Ransomware deal on the table “We made a handsome proposal to Mr. Rappaport that would involve us withholding this news”
Hackers are trying to negotiate a Ransomware deal with a Los Angeles investment bank.
Hackers have stolen internal documents from a Californian investment bank and published them online, in an effort to negotiate a Ransomware deal from the company they stole it from. The theft of files is seen as unusual in an era where ransomware is downloaded and a company’s or individual’s files are locked up until a ransom is paid.
The hackers, called “The Dark Overlord”, recently tried to extort a Ransomware deal from a series of health care organizations. This most recent target, WestPark Capital, based in Los Angeles. The Dark Overlord hackers wrote on “Pastebin” that “WestPark Capital CEO, Richard Rappaport, “spat in our face after making our signature and quite frankly, handsome, business proposal and so our hand has been forced” (WestPark Capital is a full-service investment banking and securities brokerage firm).
Along with their statement, The Dark Overlord provided a link to several stolen files from the investment firm. They include non-disclosure agreements, internal presentations, reports, contracts, and more. They only released less than 20 files but they were strategic. One of the companies that were signed on an agreement with WestPark that included in these documents confirmed the document’s legitimacy. The release also included private stock offering details related to Facebook and other companies.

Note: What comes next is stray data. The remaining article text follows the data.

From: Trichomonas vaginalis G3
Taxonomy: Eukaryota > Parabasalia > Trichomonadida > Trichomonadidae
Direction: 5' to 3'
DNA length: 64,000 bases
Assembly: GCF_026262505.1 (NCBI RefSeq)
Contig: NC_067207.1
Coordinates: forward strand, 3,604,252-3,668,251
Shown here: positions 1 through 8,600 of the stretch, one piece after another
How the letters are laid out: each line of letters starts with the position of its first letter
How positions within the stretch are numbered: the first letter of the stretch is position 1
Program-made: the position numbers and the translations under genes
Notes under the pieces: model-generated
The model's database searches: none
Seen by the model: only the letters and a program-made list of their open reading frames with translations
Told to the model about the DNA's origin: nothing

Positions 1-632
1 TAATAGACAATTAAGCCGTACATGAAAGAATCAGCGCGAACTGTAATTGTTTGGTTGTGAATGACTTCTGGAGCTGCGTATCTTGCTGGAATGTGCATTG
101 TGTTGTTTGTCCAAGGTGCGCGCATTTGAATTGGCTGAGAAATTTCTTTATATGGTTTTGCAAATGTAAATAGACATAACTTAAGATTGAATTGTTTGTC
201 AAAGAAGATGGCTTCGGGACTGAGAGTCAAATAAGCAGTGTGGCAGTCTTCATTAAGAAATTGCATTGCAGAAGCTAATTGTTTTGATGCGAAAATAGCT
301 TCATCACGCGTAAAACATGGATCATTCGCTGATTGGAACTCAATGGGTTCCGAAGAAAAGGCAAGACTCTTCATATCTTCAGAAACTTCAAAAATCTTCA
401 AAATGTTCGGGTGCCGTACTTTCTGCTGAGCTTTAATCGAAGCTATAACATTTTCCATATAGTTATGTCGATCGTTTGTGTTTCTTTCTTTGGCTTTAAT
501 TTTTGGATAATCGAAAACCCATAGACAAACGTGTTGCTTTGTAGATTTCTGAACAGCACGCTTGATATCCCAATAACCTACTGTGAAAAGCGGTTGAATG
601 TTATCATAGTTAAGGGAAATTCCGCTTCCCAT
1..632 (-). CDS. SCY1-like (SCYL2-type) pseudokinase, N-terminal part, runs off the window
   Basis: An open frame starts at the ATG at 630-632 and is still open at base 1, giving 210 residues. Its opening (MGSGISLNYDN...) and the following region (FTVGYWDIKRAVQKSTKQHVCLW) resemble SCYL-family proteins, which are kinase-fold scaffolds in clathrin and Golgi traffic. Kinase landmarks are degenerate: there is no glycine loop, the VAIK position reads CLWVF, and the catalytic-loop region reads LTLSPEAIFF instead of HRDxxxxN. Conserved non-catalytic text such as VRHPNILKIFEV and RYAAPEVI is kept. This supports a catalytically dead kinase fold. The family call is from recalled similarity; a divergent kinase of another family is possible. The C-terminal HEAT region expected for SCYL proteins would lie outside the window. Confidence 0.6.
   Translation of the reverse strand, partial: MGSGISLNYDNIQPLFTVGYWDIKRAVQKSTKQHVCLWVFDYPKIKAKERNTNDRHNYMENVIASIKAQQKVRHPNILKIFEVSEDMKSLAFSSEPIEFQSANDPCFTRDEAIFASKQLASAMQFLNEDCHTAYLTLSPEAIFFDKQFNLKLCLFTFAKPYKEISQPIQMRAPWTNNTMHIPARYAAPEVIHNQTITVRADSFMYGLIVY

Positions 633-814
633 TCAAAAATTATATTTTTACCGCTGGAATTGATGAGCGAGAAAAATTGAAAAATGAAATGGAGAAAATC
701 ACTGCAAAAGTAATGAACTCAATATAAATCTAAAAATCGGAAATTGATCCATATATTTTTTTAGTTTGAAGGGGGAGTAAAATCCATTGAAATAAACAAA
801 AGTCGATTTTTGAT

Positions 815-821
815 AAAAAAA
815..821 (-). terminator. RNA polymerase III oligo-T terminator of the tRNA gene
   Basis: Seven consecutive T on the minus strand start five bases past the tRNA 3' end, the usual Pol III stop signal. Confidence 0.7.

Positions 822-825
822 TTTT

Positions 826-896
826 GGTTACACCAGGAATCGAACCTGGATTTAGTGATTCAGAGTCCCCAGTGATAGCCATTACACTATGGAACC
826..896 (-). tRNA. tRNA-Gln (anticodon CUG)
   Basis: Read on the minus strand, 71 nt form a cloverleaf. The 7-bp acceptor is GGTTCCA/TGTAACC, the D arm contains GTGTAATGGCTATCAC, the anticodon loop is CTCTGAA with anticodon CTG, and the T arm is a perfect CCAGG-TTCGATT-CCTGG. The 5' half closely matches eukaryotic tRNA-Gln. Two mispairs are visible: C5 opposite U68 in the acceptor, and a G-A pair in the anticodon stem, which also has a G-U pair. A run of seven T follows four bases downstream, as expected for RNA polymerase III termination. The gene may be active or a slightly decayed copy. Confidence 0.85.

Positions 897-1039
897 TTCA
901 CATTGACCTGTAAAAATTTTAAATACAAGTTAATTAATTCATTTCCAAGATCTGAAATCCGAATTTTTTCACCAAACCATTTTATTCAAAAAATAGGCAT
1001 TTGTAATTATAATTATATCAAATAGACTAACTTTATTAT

The Dark Overlord spokesperson also wrote about the Ransomware deal; “We made a handsome proposal to Mr. Rappaport that would involve us withholding this news. However, Mr. Rappaport chose to not cooperate with us in what could have been a very clean and quiet business opportunity for himself” – apparently voicing their dismay.
The Dark Overlord first appeared in June, when they advertised a slew of alleged medical organization records on the dark web, before following up with 9 million supposed health care insurance details. The general strategy wasn’t to actually sell the data, but to intimidate the victims into paying a ransom. In return, the hackers wouldn’t release the company’s records.
Although the spokesperson wouldn’t explicitly say this was the same approach, in this case, they did say that “We are open and available for further communications with Mr. Rappaport if he chooses to mitigate what may be to come.” Fidelis Cybersecurity threat systems manager John Bambenek estimated the ransom demand be more than $1 million, the Los Angeles Times reported.
The Dark Overlord stole files from multiple healthcare databases earlier this year and listed the records on the dark web for 750 bitcoins (about $481 million).
News of the hack follows word last week of a breach at Yahoo that could affect 500 million users, the largest hack in U.S. history.